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Icom ID-31A Review: 440Mhz D-STAR HT

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  #33  
Old 03-13-2012, 05:45 PM
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Originally Posted by Moleculo View Post
Ouch. $56 for the cloning cable is the cheapest I could find. Now THAT'S a rip-off.
Yes, especially when a USB chip and connector could have been integrated into the radio. The ham radio hardware industry is miles behind the rest of the planet with respect to connectivity - they just don't seem to get it. I'm not normally a cynic but this does seem like a grab for money.

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  #34  
Old 03-13-2012, 05:47 PM
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Originally Posted by sp5it View Post
Simple max232 level converter can do the trick.
Even Nokia DLR3 cable
Mike
Harder to source one of those ancient Nokia cables in this country than to buy the real thing from Icom. Those would all be about 30ft underground in the landfills by now. Thanks for the suggestion though.

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  #35  
Old 03-13-2012, 05:56 PM
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Originally Posted by kc0zps View Post
So I'll be getting my bonus here in a few days and I've really been eyeing this radio. The biggest issue for me is that its a mono-band radio. I am primarily on 2m. I currently own the Yaesu VX-8R and use the APRS functionality all the time, but I am having serious issues finding what D-Star is, what it can do, etc. I've read the wiki page and it told me absolutely nothing. If I got this radio, what can I do with D-Star?
In addition to the other information provided above, try reading this;

mdrc.org.au/News_Events/Newbies_Guide_to_D-Star.VK3ANZ.pdf

Lots of functionality but definitely a learning curve associated with it. Only real negative is that the voice quality can sometimes sound robotic, kind of like a TI speak-n-spell from the olden days. It's no worse really than some of the modulation I hear on our local FM repeaters though, although nothing beats a good analogue FM signal for speech quality. Also large amounts of packet loss in the transmission path will cause garbled speech that sounds like R2D2.

These days I'm just not interested in buying any VHF/UHF equipment that does not have d-star capabilities. I've got a 9100 too and my friends and I have had a lot of fun using d-star on HF in simplex mode - a very weird experience operating HF with zero backgorund noise let me tell ya.

Last edited by vk2aaa; 03-13-2012 at 06:08 PM.

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  #36  
Old 03-13-2012, 06:17 PM
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I have an Motorola programming cable clone that has the correct size stereo plug, so I tried it on the ID-31a. It didn't work. I haven't been able to find any schematic for the connector on the radio's data port, so I'm not sure what it is.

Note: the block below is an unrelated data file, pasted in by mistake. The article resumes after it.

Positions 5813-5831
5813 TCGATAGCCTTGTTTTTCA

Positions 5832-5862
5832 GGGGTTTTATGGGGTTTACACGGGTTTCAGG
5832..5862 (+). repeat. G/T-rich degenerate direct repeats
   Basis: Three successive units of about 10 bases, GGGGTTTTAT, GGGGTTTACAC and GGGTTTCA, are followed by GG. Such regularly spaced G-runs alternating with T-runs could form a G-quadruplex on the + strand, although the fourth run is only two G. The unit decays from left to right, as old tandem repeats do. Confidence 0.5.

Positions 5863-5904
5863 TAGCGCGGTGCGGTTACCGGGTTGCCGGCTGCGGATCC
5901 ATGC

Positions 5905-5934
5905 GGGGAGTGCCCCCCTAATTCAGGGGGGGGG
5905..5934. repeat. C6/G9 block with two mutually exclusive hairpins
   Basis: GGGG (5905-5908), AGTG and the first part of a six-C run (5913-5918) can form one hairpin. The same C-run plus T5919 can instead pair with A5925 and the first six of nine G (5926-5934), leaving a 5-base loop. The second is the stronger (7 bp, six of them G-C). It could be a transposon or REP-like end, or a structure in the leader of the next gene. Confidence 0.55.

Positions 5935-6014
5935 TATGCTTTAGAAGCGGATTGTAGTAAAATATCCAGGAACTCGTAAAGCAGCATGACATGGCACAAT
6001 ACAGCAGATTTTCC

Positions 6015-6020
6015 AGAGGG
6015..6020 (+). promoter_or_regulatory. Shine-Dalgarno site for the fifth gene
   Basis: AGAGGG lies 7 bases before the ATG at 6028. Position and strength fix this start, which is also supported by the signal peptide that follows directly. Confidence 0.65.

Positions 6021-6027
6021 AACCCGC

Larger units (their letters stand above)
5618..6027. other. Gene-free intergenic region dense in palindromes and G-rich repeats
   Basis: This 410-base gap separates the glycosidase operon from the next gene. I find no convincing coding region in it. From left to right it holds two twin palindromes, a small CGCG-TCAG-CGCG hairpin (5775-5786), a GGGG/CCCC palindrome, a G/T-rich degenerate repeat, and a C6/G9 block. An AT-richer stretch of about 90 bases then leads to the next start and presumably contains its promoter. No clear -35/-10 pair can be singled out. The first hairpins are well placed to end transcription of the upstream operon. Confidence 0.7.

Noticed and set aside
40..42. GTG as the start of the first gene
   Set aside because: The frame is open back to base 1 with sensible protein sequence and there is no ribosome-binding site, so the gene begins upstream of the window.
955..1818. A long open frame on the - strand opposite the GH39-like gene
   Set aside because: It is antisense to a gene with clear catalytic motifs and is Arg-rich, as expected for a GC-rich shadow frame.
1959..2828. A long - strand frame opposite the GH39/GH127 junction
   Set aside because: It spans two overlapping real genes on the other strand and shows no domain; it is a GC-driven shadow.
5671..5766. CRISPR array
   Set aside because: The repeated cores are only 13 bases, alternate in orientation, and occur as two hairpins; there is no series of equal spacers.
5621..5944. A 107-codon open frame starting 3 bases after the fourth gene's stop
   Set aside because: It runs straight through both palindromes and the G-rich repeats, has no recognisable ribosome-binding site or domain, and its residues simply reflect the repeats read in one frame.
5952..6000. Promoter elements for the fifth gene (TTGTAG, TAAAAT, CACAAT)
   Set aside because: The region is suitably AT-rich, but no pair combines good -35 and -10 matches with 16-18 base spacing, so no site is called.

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  #37  
Old 03-14-2012, 03:37 PM
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Moleculo,
GPS info is not needed for callsign routing. The recipient does have to keyup so his/her callsign will be associated with the local repeater stack at their new location. I am told at that point the internet part of DStar knows where you are for callsign routing.
Mike

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Originally Posted by Moleculo View Post
D-STAR brings several features to the table:

...snip...
One thing is cool is that if you include your GPS info with your transmission, the whole system automatically knows where you're at. This allows another station to automatically find you without having to know what repeater you're on (this is called callsign routing).
...snip...

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  #38  
Old 03-14-2012, 11:36 PM
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Originally Posted by KE5MC View Post
Moleculo,
GPS info is not needed for callsign routing. The recipient does have to keyup so his/her callsign will be associated with the local repeater stack at their new location. I am told at that point the internet part of DStar knows where you are for callsign routing.
Mike
Yes I believe it sends your call to the last known repeater where that station was heard so definitely no GPS involved.

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  #39  
Old 03-15-2012, 12:12 AM
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Originally Posted by vk2aaa View Post
Yes I believe it sends your call to the last known repeater where that station was heard so definitely no GPS involved.

Good catch guys. You are all correct and I misspoke; GPS has nothing to do with call sign routing.

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